“My heart attack saved my twin brother’s life”


Lawyer James Bagby suffered a heart attack while running, but the traumatic event saved his twin brother’s life.

The 47-year-old, from Wrexham, had left for a 10-mile run on the first morning of a two-week family vacation when he collapsed on a very hot summer day.

A passing nurse performed CPR on the side of the road and he woke up in the hospital two days later.

And when the cardiologist who treated him learned that James had an identical twin brother, Jon, he asked to see him too.

Consultant preventive cardiologist Dr Scott Murray, now practicing at Venturi Cardiology, performed a series of tests, including a CT scan of the heart – which allows doctors to see if the disease is present. And the test revealed that Jon had a blood vessel problem identical to his brother’s.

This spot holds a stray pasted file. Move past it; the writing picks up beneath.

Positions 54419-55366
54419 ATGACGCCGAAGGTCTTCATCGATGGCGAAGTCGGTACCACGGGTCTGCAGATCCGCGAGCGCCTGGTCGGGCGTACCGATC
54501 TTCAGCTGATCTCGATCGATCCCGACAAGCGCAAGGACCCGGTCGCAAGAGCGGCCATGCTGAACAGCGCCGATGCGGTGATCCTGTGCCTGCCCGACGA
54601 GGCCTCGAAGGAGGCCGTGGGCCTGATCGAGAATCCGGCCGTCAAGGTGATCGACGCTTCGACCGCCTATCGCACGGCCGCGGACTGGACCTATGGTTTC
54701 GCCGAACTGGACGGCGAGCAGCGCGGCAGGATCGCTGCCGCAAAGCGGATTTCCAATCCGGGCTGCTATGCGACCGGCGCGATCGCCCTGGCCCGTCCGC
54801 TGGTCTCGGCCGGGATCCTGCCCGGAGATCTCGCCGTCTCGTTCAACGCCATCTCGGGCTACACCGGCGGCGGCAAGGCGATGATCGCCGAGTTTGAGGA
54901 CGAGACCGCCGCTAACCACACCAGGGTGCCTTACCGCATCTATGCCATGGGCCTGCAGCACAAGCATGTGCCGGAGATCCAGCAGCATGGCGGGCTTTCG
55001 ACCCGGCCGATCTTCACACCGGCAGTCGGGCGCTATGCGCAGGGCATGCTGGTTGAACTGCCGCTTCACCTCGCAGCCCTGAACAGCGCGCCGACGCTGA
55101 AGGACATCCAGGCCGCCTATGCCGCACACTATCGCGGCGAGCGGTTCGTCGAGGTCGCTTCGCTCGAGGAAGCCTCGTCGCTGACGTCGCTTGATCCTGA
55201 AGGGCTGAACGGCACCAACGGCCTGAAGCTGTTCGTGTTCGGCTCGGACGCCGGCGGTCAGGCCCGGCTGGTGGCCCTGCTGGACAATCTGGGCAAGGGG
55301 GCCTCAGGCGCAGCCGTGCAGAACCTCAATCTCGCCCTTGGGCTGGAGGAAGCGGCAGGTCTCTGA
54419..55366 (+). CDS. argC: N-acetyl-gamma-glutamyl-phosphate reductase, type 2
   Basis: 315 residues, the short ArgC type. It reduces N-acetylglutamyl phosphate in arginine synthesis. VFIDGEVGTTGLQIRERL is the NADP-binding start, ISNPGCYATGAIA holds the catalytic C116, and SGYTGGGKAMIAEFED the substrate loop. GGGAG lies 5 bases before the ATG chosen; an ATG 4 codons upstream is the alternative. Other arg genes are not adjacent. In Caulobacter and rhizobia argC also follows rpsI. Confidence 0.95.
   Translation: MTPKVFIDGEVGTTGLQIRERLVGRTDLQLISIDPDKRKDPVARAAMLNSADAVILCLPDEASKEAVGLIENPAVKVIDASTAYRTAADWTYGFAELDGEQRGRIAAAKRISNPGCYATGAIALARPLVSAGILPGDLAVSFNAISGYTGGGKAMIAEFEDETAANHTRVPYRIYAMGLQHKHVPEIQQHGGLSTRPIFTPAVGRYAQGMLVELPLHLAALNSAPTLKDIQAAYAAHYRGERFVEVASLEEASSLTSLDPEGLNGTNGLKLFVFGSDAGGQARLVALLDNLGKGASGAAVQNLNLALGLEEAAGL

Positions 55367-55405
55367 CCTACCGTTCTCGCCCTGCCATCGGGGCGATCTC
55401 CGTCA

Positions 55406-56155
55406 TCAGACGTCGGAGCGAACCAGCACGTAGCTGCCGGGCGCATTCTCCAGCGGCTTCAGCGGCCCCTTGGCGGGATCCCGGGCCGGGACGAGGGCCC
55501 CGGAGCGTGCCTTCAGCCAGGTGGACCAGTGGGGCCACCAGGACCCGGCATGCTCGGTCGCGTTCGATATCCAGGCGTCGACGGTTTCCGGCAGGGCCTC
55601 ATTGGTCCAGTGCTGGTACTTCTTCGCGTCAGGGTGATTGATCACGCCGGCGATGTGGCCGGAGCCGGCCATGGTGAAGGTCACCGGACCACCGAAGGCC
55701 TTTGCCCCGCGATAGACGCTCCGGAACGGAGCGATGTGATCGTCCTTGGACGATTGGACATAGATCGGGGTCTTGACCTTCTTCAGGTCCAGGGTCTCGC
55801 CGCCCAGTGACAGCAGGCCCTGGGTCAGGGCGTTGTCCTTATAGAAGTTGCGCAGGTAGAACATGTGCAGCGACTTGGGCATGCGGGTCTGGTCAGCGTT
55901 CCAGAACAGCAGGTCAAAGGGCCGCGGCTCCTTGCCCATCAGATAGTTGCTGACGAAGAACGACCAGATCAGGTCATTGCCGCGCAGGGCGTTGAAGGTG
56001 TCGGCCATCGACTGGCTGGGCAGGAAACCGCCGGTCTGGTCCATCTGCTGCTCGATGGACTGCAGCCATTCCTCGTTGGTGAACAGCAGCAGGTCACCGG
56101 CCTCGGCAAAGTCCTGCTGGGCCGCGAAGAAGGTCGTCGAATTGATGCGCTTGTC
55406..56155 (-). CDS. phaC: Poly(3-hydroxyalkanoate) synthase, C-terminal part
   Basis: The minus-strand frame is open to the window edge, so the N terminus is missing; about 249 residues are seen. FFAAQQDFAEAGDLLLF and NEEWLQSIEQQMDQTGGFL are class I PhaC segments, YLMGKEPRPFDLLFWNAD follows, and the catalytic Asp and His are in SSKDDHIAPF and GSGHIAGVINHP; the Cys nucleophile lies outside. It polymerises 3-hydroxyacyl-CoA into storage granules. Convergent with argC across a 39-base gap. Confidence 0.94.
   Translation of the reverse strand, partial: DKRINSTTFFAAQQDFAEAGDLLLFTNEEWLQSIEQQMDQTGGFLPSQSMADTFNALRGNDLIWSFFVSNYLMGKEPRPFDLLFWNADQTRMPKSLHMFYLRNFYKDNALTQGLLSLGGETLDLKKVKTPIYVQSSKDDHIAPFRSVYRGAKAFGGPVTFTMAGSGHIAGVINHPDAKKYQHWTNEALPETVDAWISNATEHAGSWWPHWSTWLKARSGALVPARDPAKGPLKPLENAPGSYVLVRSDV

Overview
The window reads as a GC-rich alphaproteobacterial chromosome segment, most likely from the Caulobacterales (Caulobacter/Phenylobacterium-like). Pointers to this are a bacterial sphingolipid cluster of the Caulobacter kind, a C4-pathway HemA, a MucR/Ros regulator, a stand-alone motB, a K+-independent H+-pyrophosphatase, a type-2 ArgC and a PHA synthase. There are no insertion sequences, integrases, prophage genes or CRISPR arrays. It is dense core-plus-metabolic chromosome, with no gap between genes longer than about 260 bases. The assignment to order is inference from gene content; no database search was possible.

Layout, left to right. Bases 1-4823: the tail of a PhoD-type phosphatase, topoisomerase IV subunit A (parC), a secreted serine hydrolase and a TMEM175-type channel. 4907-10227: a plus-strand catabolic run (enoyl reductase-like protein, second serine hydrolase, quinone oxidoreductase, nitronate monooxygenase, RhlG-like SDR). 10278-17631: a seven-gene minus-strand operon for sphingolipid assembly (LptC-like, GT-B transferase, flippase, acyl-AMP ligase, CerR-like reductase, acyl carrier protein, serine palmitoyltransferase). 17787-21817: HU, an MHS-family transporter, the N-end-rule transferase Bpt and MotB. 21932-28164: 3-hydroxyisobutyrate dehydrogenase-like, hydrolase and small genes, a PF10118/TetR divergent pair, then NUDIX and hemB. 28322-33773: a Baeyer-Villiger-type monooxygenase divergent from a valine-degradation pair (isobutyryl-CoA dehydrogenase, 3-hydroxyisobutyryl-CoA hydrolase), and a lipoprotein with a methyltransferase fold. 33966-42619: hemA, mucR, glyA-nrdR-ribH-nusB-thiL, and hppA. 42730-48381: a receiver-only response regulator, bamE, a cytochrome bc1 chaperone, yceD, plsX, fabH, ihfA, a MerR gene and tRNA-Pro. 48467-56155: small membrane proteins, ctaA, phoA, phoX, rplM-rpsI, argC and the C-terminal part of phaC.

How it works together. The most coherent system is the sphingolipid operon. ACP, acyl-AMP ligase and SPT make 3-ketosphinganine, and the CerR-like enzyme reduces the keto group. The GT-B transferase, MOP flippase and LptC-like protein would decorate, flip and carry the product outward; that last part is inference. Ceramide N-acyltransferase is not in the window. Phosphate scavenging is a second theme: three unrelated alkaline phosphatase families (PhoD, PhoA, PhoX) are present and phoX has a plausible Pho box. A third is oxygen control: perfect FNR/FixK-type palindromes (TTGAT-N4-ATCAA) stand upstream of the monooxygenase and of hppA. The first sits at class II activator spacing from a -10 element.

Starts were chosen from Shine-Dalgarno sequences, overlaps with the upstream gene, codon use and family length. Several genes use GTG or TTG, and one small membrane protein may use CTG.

Jacques and his wife Paula

James said: “On the first morning of a two week family vacation to our favorite place in Porthmadog, Wales I decided to do a 10 mile run.

“After finishing the Paris Marathon earlier in the year I was training for the Dublin Marathon and a quick run along Black Rock Sands seemed like a good idea.

“I left my wife Paula and my two young daughters Hannah and Sophie in our trailer, programmed my smartwatch with a running route and set off. I didn’t expect to be away for long. “

But it was a very hot day and James was eight miles from his run when he collapsed.

“When I got to the beach the tide was high so I had to run in another way which took me up a big hill. I was 8 miles from my run and remember it was a very hot day. It was so hot that I later learned that two servicemen had died during training exercises in the Brecon Beacons that week, ”he said. “I don’t remember much of what happened next because I didn’t wake up in the hospital until two days later.

“At one point, as I was struggling on the climb and feeling very dehydrated, I collapsed on the side of the road. I don’t know how long I lay there before I was spotted.

“But I was incredibly lucky because Charlotte Haywood, a nurse intern at the time at Malpas, was just returning home after camping overnight on the beach with friends when she admitted I was in serious trouble.